Paul Rudd, who been the key performance in some damn good movies, has basically just a little cameo, but as the estranged brother, he gives us further magnified scope into Louise’s little life. He’s a reformed junkie with a condescending, sadistic streak towards his big sis.


The movie has a deep, human, true-to-life atmosphere all throughout. There’s nary a moment that is written or executed in a way that feels contrived. Nothing in “P.S.” needs willing suspension of disbelief. Everything feels so beautiful and natural as the falling of the rain.


I’ve read an endless number of reviews for this movie which charge Dylan Kidd with making a picture less impressive than his previous effort. Ah, the sophomore jinx. I didn’t see his freshman effort, “Roger Dodger,” so I’m not particularly biased. And anyway, shouldn’t a film be judged solely on its own merits? Even Steven Spielberg made “Always,” “Hook” and “1941.”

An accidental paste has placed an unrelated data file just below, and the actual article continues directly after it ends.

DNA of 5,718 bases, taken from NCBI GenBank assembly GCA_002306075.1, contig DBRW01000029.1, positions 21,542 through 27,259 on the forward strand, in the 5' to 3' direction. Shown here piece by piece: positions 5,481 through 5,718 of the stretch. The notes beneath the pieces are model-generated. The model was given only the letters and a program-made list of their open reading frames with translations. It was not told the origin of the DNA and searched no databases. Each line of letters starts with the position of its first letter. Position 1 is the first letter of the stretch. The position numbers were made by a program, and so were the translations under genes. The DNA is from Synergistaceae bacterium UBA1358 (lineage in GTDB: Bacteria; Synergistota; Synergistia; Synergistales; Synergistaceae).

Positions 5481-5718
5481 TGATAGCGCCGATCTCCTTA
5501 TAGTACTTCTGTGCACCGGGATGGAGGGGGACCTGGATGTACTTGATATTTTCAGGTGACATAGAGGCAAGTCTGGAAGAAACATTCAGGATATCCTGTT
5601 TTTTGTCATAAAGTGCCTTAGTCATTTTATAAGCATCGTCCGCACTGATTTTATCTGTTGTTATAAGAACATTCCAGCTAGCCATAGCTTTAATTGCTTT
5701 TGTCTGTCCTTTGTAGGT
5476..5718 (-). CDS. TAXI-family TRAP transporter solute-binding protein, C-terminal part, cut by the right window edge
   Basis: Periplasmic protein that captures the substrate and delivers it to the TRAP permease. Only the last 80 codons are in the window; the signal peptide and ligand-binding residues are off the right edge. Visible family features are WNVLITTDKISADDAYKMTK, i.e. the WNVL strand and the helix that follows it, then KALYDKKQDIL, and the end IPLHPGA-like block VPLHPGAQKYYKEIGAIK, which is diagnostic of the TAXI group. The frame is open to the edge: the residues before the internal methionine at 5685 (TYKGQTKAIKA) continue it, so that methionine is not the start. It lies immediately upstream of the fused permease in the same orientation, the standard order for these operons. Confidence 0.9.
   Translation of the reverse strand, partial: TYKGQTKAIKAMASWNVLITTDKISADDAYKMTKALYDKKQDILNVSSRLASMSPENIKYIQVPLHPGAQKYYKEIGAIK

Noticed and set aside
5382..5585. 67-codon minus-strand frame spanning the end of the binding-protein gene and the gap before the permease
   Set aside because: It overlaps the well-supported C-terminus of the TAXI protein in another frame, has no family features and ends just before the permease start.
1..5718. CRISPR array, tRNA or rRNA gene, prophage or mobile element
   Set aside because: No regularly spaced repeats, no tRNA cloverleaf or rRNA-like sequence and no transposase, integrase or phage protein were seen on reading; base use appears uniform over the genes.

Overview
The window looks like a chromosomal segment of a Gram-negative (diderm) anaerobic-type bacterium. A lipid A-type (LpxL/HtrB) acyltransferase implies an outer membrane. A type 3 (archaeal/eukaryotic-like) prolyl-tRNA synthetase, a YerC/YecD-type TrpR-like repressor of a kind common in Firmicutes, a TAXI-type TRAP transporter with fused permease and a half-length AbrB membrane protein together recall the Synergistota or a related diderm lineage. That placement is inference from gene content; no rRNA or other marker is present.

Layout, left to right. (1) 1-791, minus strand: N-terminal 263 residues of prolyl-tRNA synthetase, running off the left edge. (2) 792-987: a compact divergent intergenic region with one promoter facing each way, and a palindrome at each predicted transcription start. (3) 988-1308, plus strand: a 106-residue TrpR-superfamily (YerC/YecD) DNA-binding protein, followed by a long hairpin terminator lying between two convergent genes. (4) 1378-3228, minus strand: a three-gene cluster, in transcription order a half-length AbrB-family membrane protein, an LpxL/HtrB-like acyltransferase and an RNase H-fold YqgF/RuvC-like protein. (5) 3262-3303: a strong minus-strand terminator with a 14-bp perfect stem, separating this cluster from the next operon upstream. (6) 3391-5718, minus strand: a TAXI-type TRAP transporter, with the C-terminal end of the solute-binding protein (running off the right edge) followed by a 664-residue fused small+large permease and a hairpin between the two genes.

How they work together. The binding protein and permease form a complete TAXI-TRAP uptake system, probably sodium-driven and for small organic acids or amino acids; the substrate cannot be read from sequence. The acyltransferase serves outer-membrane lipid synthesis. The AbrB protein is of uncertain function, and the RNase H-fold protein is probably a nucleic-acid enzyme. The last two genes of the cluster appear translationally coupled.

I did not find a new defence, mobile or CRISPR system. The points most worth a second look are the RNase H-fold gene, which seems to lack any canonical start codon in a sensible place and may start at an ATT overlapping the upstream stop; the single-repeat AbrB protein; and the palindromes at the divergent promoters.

Listen folks, seriously, so many filmmakers are accused being cursed with the dreaded “sophomore jinx” because when it comes to art, there are people who rate novelty above all else.


Movies like “Birth and “Return To Me” have tackled this subject before, but here it feels so legitimate. Like “Rocky,” this one makes us believe clichés can happen… and make us care.


--P.S, Dane Youssef



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"A quirky, re-inventive entertaining romp!"

Posted : 3 years, 10 months ago on 19 November 2010 09:58 (A review of Giving It Up)

by Dane Youssef


Writer/director Christopher Kublan's independent romantic comedy (a rariety in the indie field) "Giving It Up" is a movie which is scarce in the indie field. A romantic comedy, rumored to be the worst, sloppiest, unentertaining and most formulaic of the entire genre.


Originally titled "Casanova Falling" before it's DVD release, it was later re-christened "Giving It Up" when it was released in 2003, I'm not sure why. Because that's the name of the song that plays it one scene. I assume the distributors thought it made for a more alluring title.


But very surprisingly, "Giving It Up" is a smarter, more-thinking person's romantic comedy. A movie that seems to have filtered out the obnoxious slapstick, trite plot points, dumb characters, monotone dialouge and Julia Roberts and Meg Ryan's routines.